I hum, you hum, we all hummus together.
Of all healthy snacks, my favorite is dipping baby carrots into a mash of pureed chickpeas/garbanzo beans. (I am currently alternating between typing this and eating hummus with potato chips. Don’t judge.)
Well, enough of my jibber-jabbering. Hummus doesn’t wait for anyone. Hummus disappears, as you know. We tasted five different hummuses (hummi?) this week. One of them was a common national brand, Sabra. Three of them came from Dallas restaurants (Fadi’s, Cafe Izmir, and Food From Galilee), and one of them came from this company in Austin.
Let’s get on with it.
A. Sabra’s classic hummus – National brand (Ingredients: cooked chickpeas, tahini soybean oil, garlic, salt, citric acid)
B. Fadi’s hummus – Dallas, TX (Ingredients: chickpeas, lemon, garlic, tahini (sesame seed) paste, salt and pepper, topped with olive oil and paprika.)
C. Grandma’s humus – Austin, TX (You can get this at Green Grocer. Ingredients: organic, chick peas, sesame tahini, fresh squeezed lemon juice, olive oil, etc.)
D. Cafe Izmir – Dallas, TX (Ingredients: sesame seed, whipped garbanzo beans, garlic, dairy, and olive oil)
A bunch of hard-working people who were still in the office at 5:15 p.m. Not a small crowd, that’s for sure.
- “Too much tahini.”
- “Best flavor and texture combo. Has heft.”
- “Very garlicky!”
- “Nice little lemon flavor. A good thickness/consistency.”
- “My favorite. Tastes like what hummus should taste like.”
- “A little sour. Bad after taste.”
- “Definitely can taste the chickpeas.”
- “Had a sweet, almost fruity flavor. Not bad, just unusual. The consistency was my favorite. (I like it smooth.)”
- “It almost has an acidic taste to it.”
- “Hints of an olive taste.”
- “A little too smooth, but still hummus.”
- “Very, very good! Great texture. Lemony.”
- “Garlicky, with a plastic/citrus aftertaste.”
- “Odd watery consistency, but not smooth.”
- “Grainy texture.”
- “A little tart. High on lemon and garlic.”
- “Really runny, but not bad.”
- “More like hummus water, too thin.”
- “I can’t get over the look of this. Yesterday, when I got home, my dog looked shameful. She had thrown up something that looked like this.”
- “Consistency of salad dressing. Nothing hummus about it.”
- “Sauce. What! Not real hummus.”
- “Overwhelming taste of black pepper. Ick.”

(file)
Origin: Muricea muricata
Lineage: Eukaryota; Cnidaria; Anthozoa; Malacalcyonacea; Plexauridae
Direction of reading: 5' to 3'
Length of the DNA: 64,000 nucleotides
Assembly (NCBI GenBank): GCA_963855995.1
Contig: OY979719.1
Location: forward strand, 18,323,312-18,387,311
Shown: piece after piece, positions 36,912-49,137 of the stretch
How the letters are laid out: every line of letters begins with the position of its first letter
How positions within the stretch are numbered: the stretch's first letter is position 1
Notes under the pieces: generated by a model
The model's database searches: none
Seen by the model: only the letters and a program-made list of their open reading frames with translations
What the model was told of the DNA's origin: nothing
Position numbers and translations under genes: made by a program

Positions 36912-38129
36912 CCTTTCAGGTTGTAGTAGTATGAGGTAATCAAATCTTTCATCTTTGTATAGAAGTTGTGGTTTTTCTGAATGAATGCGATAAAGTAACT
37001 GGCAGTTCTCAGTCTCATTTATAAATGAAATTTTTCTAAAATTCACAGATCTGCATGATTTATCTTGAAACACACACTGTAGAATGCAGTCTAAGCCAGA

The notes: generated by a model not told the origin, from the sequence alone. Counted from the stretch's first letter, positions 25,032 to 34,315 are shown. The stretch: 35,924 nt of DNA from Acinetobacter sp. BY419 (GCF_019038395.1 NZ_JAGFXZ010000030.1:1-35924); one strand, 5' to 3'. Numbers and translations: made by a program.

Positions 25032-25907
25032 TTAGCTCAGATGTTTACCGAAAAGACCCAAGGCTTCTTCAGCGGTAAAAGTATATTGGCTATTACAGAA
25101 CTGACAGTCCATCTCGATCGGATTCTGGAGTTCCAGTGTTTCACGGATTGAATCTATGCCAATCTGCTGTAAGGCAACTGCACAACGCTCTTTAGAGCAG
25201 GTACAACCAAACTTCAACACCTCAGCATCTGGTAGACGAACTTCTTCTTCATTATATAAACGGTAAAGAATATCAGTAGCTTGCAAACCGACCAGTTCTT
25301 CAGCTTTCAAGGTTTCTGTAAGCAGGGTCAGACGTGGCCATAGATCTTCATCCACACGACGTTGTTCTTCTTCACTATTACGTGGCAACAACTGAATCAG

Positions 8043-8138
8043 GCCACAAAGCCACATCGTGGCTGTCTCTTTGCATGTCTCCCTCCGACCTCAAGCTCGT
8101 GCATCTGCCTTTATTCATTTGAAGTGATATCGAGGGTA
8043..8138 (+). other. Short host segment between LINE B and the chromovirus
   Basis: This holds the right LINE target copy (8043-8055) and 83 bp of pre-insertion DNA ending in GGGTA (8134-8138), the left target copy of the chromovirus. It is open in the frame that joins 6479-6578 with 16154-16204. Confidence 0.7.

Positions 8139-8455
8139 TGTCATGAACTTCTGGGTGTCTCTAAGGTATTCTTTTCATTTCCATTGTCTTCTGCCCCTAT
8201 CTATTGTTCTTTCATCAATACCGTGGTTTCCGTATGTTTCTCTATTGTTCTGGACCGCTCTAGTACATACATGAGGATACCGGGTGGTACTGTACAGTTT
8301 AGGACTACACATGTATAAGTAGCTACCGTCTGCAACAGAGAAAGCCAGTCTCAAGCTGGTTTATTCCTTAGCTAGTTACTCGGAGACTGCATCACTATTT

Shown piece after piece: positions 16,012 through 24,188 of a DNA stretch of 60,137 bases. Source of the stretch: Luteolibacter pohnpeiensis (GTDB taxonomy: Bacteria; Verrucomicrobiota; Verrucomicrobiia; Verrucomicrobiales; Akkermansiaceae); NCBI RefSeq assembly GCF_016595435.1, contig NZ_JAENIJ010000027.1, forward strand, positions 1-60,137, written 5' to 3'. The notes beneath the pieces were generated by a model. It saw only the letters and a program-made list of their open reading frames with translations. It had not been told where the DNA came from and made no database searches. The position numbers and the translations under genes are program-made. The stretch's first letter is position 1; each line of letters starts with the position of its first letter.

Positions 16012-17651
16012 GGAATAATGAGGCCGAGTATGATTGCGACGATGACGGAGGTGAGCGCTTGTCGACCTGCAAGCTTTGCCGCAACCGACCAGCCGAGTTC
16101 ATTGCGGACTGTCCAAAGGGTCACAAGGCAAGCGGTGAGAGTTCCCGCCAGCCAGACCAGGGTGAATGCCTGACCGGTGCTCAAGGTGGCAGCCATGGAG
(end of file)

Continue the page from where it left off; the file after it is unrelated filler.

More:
- “Nice flavor, creamy”
- “Appropriately lemony, but could use more tahini”
- “Perfect for dipping.”
- “Nice and light, but has somewhat of a bitter, vinegar-like taste.”
- “I like the flavor of this one the best, even though the consistency is a little too runny.”
- “Subtle herb flavor. Delicious.”
4 votes for (E) Food From Galilee
3 votes for (C) Grandma’s Humus
2 votes for (A) Sabra
1 vote for (B) Fadi’s
Cafe Izmir’s hummus is deceptively advertised on its menu. “Known as Dallas’ Best!” it says. But when I got back to the office and took a whiff of this salad-dressing-esque hummus, I thought they made a mistake. This couldn’t be hummus. Confused, I showed it to the visiting yoga teacher who was just about to teach class at D Magazine. I didn’t tell her where it came from.
“Is this hummus??” I asked.
“Is that from Cafe Izmir?!” she exclaimed.
Then she proceeded to say that it’s always that runny AND it’s the best hummus she’s tasted. Okay. I gave it a shot.
But none of our taste testers really like watery hummus. Although the flavor was probably the most complex of all the hummuses (I loved the smokiness of it), the texture begot this appetizer a total of zero votes. Cafe Izmir loses.
People really leaned toward Grandma’s Humus (a brand from Austin) and Food From Galilee, which is in Snider Plaza. The latter has a solid hummus. No frills, no unnecessary extra tahini. It’s got a pretty great texture that’s not too pureed and not too blocky. Grandma’s Humus is basically the same, texture-wise, but it is definitely more lemony. It has a strong acidic taste to it.
Overall, Food From Galilee wins for its better balance of tahini sauce and lemon and garlic. The trifecta.
If this taste test proves anything, it proves that we feast with our eyes more than our noses.